Earlier this week, I met a local college student for coffee. An aspiring journalist, she wanted to interview me about my own experience in the field for her senior capstone paper.
Besides being extremely flattered that someone would want to interview me, I have to admit that the experience left me feeling pretty proud of how far I’ve come since I started my career as a part-time editorial assistant/office manager for Hagerstown magazine five years ago.
My own path to becoming a journalist was different than most. I didn’t go to journalism school for one, nor did I major in English when I attended Shepherd University. I majored in Spanish, thinking I’d eventually become a translator. After I earned my degree in 2009, I traveled to Valencia, Spain, and worked as an intern for a nonprofit organization for a few months in an effort to bolster my speaking skills—which even after nearly ten years of academic study were woefully lacking. During that trip I realized I neither had the verbal skills I needed nor the true ambition to be a translator, though I did have a knack for written language—verb conjugations, grammatical structures, and spelling—in both Spanish and English.
I was no stranger to writing either. As an honors student back in my college days, many of my courses were very writing intensive. My own senior capstone papers (I had to write two of them, with one requiring both an English and Spanish version) were more than 30 pages long each. And although I never would have admitted it at the time, I thoroughly enjoyed writing those papers. I relished the challenge of arguing my stance while weaving a compelling narrative and backing up my claims with support from my carefully selected sources.
Looking back now, it seems quite natural that I’ve taken to editing, particularly copy editing and proofreading, as well as writing. Ever since I learned to read as a child, I’ve been silently (or sometimes not-so-silently) pointing out errors in grammar, spelling, and punctuation in everything I read, from novels to newspapers. I can’t help it. They just jump out at me, clamoring to be corrected.
Beyond the 9-to-5 Grind
After getting back from Spain back in fall 2009, I knew I wanted to work in publishing. My dream was to work my way up to being a staff writer at one of my favorite magazines like Outside or Eating Well or to become an editor for a publishing house.
I quickly learned, though, that dream jobs like that are few and far between, if not completely nonexistent, in my hometown of Martinsburg, West Virginia. So, not wanting to move or make the four-hour round-trip commute to Washington, D.C., every day, I settled for working at a local newspaper and then for an online university press before moving on to work in the marketing and public-relations fields.
In each of the full-time staff positions I held over the past five years, I gained a lot of useful skills and knowledge, but I also felt deep down that I could do better than the 9-to-5 grind—that I could find something that would make me happier and more fulfilled.
At some point I realized that as a freelance writer, I was my own boss. And I enjoyed that freedom, so I decided to create my own dream job.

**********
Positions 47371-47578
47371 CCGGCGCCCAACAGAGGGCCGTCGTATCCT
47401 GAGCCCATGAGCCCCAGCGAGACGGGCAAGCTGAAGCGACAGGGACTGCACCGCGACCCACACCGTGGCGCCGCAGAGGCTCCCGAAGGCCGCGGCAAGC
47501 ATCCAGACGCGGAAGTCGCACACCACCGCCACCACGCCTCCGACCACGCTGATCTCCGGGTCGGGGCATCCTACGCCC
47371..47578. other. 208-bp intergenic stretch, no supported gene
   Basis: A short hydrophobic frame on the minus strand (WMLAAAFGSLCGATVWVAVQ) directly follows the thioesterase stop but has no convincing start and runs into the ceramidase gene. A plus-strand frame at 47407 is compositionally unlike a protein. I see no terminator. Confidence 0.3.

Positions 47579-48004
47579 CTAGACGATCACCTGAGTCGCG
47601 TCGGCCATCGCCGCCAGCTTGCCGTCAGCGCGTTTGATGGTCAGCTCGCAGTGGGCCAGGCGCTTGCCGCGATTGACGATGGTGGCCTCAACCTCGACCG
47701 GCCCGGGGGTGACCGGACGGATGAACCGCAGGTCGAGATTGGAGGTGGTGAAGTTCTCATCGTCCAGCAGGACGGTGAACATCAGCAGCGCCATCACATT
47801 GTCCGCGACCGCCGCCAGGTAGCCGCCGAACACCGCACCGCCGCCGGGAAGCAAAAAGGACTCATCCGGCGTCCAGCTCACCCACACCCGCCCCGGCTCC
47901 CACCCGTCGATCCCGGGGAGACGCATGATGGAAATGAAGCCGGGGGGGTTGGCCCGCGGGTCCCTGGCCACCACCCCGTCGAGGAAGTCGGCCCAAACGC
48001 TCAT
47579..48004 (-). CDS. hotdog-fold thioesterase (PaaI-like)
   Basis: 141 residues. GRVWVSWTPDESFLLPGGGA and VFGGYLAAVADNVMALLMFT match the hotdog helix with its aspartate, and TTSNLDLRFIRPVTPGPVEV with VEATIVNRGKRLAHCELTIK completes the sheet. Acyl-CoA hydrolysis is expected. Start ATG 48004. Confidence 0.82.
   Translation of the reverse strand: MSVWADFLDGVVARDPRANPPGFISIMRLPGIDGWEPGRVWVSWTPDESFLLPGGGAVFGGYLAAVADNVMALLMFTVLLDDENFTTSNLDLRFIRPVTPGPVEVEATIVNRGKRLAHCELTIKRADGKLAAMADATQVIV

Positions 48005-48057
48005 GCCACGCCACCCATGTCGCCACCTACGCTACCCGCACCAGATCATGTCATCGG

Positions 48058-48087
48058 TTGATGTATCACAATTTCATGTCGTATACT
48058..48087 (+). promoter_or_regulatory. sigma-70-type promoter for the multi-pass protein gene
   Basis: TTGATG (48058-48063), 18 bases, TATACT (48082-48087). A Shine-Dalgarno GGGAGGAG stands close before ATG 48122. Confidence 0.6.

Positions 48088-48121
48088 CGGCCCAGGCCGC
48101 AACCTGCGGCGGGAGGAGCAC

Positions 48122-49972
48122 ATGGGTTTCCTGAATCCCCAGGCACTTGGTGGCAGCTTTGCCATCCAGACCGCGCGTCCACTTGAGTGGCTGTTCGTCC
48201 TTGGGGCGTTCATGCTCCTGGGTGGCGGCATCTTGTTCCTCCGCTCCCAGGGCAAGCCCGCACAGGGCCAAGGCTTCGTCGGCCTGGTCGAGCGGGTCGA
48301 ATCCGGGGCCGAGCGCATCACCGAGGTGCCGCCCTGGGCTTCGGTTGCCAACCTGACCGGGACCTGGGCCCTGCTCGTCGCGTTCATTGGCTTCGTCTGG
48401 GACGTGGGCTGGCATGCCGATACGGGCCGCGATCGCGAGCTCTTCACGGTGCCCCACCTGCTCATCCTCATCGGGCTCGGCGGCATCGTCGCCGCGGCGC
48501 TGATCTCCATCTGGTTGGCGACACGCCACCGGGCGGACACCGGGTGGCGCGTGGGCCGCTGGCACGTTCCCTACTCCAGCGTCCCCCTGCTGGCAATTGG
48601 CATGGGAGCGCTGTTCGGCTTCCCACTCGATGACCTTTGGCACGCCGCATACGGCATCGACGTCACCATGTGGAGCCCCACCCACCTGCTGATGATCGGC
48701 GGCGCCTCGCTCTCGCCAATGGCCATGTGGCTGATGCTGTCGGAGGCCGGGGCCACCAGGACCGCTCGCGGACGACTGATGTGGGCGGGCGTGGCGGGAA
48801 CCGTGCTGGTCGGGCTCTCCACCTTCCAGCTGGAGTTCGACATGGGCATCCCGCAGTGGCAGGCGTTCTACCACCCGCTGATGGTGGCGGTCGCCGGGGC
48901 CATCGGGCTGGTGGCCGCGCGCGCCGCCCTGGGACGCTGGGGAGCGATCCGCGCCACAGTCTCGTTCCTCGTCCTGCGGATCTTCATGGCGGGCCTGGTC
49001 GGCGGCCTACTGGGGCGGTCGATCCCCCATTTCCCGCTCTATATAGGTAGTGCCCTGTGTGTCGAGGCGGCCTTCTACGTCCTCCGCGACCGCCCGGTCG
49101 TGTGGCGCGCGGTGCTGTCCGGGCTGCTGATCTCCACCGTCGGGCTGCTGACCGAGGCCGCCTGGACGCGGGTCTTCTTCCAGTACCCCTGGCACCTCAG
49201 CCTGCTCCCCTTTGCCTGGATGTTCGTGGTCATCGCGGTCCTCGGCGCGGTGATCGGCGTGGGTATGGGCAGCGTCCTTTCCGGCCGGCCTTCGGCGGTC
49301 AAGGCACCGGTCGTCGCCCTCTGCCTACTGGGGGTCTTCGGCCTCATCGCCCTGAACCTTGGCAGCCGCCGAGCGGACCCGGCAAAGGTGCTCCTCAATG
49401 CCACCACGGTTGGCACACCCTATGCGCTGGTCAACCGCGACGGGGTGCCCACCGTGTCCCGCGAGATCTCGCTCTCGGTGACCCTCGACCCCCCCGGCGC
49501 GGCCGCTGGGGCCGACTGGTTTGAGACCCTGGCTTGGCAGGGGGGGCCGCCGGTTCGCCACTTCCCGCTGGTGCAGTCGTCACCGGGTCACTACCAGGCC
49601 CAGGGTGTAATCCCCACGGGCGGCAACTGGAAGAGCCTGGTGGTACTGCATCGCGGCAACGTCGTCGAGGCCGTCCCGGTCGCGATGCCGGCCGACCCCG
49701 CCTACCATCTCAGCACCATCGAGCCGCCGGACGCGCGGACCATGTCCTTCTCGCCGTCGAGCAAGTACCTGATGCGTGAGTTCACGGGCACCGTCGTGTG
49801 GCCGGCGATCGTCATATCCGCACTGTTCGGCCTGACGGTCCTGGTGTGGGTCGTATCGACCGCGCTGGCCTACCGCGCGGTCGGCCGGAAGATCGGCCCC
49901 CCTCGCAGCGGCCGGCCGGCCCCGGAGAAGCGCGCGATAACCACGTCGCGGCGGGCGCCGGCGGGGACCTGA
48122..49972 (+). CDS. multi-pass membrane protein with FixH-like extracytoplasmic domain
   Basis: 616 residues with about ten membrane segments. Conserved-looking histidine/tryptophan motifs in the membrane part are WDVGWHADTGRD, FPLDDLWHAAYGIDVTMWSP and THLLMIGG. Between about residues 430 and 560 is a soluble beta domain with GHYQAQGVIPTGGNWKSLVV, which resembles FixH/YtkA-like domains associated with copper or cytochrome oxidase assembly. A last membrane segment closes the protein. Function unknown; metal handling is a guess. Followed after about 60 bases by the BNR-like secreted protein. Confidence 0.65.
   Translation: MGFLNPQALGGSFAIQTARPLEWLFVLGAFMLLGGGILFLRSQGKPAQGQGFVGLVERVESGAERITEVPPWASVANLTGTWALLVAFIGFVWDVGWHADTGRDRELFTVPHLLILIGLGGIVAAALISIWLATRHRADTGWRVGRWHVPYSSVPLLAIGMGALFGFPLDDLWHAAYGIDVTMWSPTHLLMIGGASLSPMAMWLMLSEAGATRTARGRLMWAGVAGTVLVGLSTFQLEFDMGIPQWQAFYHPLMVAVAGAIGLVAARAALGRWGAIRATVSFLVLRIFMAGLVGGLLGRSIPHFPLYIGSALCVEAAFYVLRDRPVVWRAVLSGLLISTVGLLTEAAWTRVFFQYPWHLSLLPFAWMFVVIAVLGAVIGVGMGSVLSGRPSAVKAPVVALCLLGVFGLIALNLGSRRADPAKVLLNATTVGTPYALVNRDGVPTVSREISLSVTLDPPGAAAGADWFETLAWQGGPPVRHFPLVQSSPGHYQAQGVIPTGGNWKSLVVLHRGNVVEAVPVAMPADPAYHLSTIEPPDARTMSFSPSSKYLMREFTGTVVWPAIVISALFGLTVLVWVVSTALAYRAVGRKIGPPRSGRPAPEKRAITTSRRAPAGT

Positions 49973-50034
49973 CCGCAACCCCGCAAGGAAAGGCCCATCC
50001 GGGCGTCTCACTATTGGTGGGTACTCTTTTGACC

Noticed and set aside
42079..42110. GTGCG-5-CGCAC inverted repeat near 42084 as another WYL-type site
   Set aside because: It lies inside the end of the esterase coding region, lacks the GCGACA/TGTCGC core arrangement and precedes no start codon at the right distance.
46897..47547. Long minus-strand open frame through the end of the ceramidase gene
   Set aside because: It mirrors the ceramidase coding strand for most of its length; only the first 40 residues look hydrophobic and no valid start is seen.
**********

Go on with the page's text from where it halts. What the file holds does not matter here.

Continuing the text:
I eventually found what I was looking for in the freelance writing I was doing on the side. I’d been spending my precious evening and weekend time writing articles for Hagerstown magazine ever since I got my start as editorial assistant there, but I enjoyed the work. I was given an assignment and a deadline, sure, but how, when, and where I completed that assignment was ultimately up to me. At some point I realized that as a freelance writer, I was my own boss. And I enjoyed that freedom, so I decided to create my own dream job.
I knew there were plenty of other local publications that needed writers, so I started reaching out to them in early 2014, slowly building my network of clients while I worked part-time for a local public-relations company to help pay the bills. Today, having left my last staff job behind in December, I contribute regularly to numerous regional and statewide publications including Blue Ridge Country magazine and The State Journal newspaper, and I’m continuing to expand my stable of publication clients.
A Natural Transition
Since I started Sheehan Writing & Editing in December, I’ve also been building my network of business clients, for whom I craft marketing and public-relations materials like brochures, blog posts, and press releases. Considering my previous work experience, it was a natural transition for me to offer these services. Doing so gives me more variety in my day-to-day work and challenges me to tell stories from a different point of view than I do as a journalist.
Plus, I find that fellow business owners are typically a joy to work with. They value my time and expertise as a writer and editor. And they appreciate when someone takes the time to make their story—whether it’s in the form of a brochure or a press release—really shine.
I have to admit, I never thought I’d be a business owner myself. But I’ve learned over the last year that when you’re a freelance writer, you are, in fact, running a business, whether you officially register as such or not. I’ve also learned that even when life takes you in directions you never imagined you’d go, you can end up in a place that just feels right.
I’ve definitely faced challenges—which I’ll write about in future posts—becoming a business owner, but overall, it’s been an enjoyable journey. And I can’t wait to see where else it will take me.